Creating A Winning Team

When you want to create a winning team, whether it’s on your production line, in your shipping department or within your sales team, it’s wise to take a few lessons from those who have a long track record of creating winning teams. Look to successful athletic coaches as your teachers. One of the very best was Paul “Bear” Bryant.


A legend both as a successful college football coach and teacher, Bryant recorded 323 wins in his 38 seasons of coaching – a record surpassed only by four other college football coaches. Whether or not you align with his disciplinary tactics, his motto was that members of a winning team needed these five things.


Tell me what you expect from me. No one, from your ace employee to your child, can perform the way you want them to perform without knowing exactly what your expectations are. Be clear. If your instructions are open to interpretation, you may not like the result. The inability to provide clear instructions means your expectations aren’t well conceived in your own head, and if you don’t know precisely what your goal is, no one else will either. Without that clarity, winning is a crap shoot. You’ll need luck to succeed.


Give me an opportunity to perform. Clarity is critical, but micromanaging is not the way to win. Determine what the desired end result is, communicate that clearly and then get out of the way. A winning coach draws up the plays but is not on the field during the game. Coaches stay on the sidelines, letting the athletes execute and perform. You belong on the sidelines, too.


Let me know how I am doing. Feedback, feedback and more feedback is simply good management. It ties right back into expectations. Your employees may think they’re doing a good job, but without objective feedback, they’ll never be certain. Feedback is the only way to align expectations and outcomes. While coaches aren’t on the field during the game, they are always on the sidelines providing valuable feedback.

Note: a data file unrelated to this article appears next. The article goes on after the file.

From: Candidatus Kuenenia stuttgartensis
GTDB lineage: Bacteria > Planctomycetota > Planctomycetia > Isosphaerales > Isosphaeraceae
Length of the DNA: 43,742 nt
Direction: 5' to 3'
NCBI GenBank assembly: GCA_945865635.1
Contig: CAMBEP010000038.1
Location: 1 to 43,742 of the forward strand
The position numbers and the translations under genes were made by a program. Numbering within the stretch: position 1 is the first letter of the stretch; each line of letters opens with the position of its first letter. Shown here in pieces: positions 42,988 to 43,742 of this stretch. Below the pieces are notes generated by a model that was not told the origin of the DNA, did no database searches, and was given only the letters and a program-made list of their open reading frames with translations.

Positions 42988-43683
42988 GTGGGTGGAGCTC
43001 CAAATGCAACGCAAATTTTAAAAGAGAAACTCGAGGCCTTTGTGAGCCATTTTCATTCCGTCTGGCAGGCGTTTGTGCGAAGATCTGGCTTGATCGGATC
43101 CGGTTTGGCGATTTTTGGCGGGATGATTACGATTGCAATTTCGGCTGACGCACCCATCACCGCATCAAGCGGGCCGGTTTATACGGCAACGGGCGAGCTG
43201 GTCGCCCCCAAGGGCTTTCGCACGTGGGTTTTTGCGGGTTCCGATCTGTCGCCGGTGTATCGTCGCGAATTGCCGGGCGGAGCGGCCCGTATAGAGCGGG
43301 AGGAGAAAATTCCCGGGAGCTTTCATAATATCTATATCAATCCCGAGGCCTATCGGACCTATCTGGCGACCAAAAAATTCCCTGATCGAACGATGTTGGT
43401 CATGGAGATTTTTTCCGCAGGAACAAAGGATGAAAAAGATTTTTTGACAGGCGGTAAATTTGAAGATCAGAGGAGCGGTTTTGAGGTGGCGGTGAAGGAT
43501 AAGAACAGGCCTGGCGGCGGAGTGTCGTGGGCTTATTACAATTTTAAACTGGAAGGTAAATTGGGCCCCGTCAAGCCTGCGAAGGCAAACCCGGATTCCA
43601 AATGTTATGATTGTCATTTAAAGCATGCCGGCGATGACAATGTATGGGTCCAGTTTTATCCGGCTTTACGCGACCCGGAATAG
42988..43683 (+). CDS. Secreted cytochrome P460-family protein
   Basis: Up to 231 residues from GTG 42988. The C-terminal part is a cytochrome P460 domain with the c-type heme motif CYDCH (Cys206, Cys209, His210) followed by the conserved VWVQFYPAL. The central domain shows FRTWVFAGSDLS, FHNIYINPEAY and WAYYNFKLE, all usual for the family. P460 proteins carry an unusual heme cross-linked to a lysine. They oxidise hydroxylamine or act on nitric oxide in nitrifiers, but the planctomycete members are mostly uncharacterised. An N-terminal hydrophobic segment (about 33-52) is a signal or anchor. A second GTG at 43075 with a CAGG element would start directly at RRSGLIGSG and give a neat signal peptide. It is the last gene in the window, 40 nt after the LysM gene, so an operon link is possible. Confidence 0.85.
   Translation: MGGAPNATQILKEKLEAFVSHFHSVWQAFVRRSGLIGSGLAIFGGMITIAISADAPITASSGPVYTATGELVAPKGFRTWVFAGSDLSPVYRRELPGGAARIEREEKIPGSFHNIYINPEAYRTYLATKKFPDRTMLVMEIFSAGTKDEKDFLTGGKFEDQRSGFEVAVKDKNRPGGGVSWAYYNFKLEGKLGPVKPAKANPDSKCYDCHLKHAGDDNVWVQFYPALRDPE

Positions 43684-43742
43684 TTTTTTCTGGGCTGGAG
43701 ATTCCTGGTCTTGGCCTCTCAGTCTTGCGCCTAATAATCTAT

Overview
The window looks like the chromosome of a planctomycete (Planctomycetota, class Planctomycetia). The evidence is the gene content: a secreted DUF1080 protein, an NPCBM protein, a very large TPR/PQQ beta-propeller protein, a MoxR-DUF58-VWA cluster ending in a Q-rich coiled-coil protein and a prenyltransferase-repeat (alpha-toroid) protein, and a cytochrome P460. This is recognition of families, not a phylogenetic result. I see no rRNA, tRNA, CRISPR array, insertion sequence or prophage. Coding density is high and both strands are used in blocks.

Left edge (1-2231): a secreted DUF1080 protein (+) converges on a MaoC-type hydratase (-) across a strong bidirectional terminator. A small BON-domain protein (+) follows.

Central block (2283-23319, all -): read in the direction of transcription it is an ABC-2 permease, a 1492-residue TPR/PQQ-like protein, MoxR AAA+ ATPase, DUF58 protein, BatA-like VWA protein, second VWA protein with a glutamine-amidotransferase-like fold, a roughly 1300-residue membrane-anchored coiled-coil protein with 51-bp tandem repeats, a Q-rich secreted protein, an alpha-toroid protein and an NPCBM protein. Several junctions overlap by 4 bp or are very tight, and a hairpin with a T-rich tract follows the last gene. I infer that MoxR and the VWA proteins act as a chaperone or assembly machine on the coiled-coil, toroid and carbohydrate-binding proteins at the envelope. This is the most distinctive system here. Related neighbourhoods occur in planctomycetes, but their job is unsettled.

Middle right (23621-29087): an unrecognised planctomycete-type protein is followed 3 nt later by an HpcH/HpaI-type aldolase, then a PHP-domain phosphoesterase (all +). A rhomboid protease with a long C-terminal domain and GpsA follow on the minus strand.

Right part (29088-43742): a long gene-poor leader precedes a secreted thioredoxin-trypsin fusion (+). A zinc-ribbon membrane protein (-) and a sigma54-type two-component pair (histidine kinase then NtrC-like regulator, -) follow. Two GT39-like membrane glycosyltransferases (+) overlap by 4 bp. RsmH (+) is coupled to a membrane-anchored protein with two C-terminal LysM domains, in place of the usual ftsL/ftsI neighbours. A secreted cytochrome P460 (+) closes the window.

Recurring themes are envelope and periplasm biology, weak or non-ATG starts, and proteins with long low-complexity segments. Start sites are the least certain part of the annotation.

Give me guidance when I need it. The coach, or the supervisor, is as much a teacher as anything else. You’ve seen the player who comes off the field after a bad play being met by the coach time and time again. It could be an arm around the shoulder or an in-your-face rant. The tenor of the lesson is a matter of personality, but guidance is critical to winning.


Reward me according to my contributions. The importance of recognition for a job well done can never be overstated. Whether the recognition is a pat on the back, a warm word or a cash bonus should reflect performance and overall contribution. The first two forms of recognition cost nothing and should be shared openly and continuously. You think those Crimson Tide players worked harder on the field after a Bryant pat on the back? You can be certain they did.


The MPower team can help you institute the critical function of measuring performance and providing objective feedback that allows you to carry out the other four steps to build your winning team. Hound’s-tooth hat optional. Contact us today to get on the path to victory.